Tag-Archive: web

Ab jetzt auch bei github: ich

Zeit und Geduld reichen noch nicht für einen neue Folge meines ST:TNG Podcasts, aber sie reichen für einige andere Spielereien, z.B. das Rumbasteln mit dem Arduino. Damit ich mich nicht immer ärgern muss, wenn ich mal das ein oder andere Sketch nicht wiederfinde oder wenn ich mal wieder STRG+S gedrückt habe ohne wirklich was speichern (und vor allem Überschreiben) zu wollen, habe ich mir jetzt auch ein github-Repository zugelegt. Viel los ist da noch nicht, aber hier ist schonmal die URL:


Oder wer direkt zu den Arduino-Experimenten möchte, der geht direkt hierhin:


JSF: Multiple ‚javax.faces.ViewState‘ hidden fields

If you happen to have more than one h:form in your JavaServer Faces page, JSF will generate a hidden input field with javax.faces.ViewState as its name and id for each form. This breaks XHTML compatability because you have more than one element with the same id which isn’t allowed. I recently came across this myself and had some trouble finding a solution on Google. The problem results from an error in the JSF specification itself and thus cannot be solved easily but both major implementations have builtin workarounds:

For MyFaces, you can specify a context parameter in your web.xml called org.apache.myfaces.RENDER_VIEWSTATE_ID and set it to false. It will prevent MyFaces from rendering duplicate ids. For more information please refer to the MyFaces Bugtracking system (MYFACES-1700).

If you use the reference implementation (currently Mojarra), the name of the context parameter for the web.xml is com.sun.faces.enableViewStateIdRendering and you must also set it to false to prevent the RI from generating duplicate ids. For more information, please refer to the JSF-RI FAQ or the bugtracking system (issue 443).

Developing lightweight Java web applications – Part 5: Templating with Facelets

Update 2012-05-28: I have deleted the project over at Google Code since I never finished it and it is outdated by now. Please refer to other, more state-of-the-art tutorials regarding building web applications with Java. In addition, comments are also closed on these posts.

Turning the app into a webapp

After creating a small persistence layer for our JPokerStats application, it is now time to finally create a web application out of our sources. If you already have the source files from the previous parts, you may have noticed the src/main/webapp directory that was created by the Maven archetype plugin. Let’s start here.

Getting the sources

As always, you can either go the project website or checkout the associated tag from the source control system:

svn checkout http://jpokerstats.googlecode.com/svn/tags/tutorial_part_05

Integrating Faces and Facelets

A web.xml is already present, and for a JSF application we will need to declare the JSF servlet here. We will also add some additional configuration options for debugging purposes and will map all requests to the /faces/ context to the servlet. This results in the following basic web.xml:


JAX-WS and soap:address

JAX-WS is the easy-to-use Java API for XML-based web services and provides developers with an easy way to implement SOAP-based or ReSTful web services without having to fiddle with SOAP, WSDL or any XML at all (apart from the configuration).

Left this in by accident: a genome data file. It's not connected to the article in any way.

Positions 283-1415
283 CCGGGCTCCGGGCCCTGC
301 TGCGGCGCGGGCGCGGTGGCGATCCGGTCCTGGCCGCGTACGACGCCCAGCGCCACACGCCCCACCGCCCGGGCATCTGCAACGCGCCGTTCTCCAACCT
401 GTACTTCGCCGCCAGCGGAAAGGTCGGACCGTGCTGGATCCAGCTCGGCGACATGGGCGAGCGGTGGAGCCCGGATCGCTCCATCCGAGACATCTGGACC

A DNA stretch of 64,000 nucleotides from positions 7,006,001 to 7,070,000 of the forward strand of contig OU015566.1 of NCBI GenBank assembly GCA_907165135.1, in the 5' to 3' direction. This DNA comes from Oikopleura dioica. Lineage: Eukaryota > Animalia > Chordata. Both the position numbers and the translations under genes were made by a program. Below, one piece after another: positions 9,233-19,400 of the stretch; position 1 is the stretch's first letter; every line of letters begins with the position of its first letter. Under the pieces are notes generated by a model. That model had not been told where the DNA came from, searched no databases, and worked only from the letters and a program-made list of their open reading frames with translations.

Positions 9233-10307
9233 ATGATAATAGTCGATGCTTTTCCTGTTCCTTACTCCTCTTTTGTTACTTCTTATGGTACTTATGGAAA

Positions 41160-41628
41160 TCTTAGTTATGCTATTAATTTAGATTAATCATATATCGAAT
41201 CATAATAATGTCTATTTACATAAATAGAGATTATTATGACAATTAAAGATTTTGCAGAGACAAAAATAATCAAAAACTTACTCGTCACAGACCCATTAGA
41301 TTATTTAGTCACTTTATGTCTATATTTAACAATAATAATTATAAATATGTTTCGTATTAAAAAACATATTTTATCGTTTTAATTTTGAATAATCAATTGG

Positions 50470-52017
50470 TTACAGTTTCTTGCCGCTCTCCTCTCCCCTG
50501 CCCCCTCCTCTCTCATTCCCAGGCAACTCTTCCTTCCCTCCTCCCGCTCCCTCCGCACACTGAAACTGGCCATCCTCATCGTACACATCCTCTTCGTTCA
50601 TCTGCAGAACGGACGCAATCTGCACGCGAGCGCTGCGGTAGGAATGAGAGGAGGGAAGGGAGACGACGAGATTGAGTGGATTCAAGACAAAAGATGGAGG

If you use the „from-Java“ approach to JAX-WS, the runtime will automatically generate a WSDL file for your service that will be available under an URL such as http://localhost:8080/my-service/myAction?wsdl. It contains a part such as

to point the clients that later will use this service to the correct URL to address the service itself. Very soon I came across the question, how to deploy this to a production environment, where the service and the client would, of course, run on different machines. The above excerpt from the WSDL isn’t really portable from the way it look.

As a beginner with JAX-WS, at first I found no way to change this URL to reflect another server as localhost and got frustrated with the question how on earth to deploy this web service and change the soap:address part. As it turns out now, you don’t have to change this part.

The service address (as the whole WSDL file) is generated on-the-fly by JAX-WS when a client requests it. The runtime then simply derives the service’s address from the request URL for the WSDL file. So, if you can request it from http://localhost:8080/my-service/myAction?wsdl, the service address will read as shown above. If you deploy this to another server and address it for example with http://prod-ws.mycompany.tld/my-service/myAction?wsdl then the runtime will generate the following address:

and everything will be fine. I hope, I could save you some headache with this.

Wartungsfaule Webentwickler

So was kommt dabei raus, wenn man Softwareentwicklern sagt, ihre Webanwendung solle aus Sicherheitsgründen in Bestätigungs-E-Mails keine Passwörter mehr mitschicken:

Thank you for signing up for EVE Online! Welcome to the community.

Your username is: john.doe
and your password is: Wenn Sie Ihr Passwort vergessen haben, können Sie ein neues über unsere Kennwort-Wiederherstellung bekommen: https://secure.eve-online.com/forgotpassword.aspx

Please keep both in a safe place and do not share them with anyone.

Schön, dass das auch anderen passiert…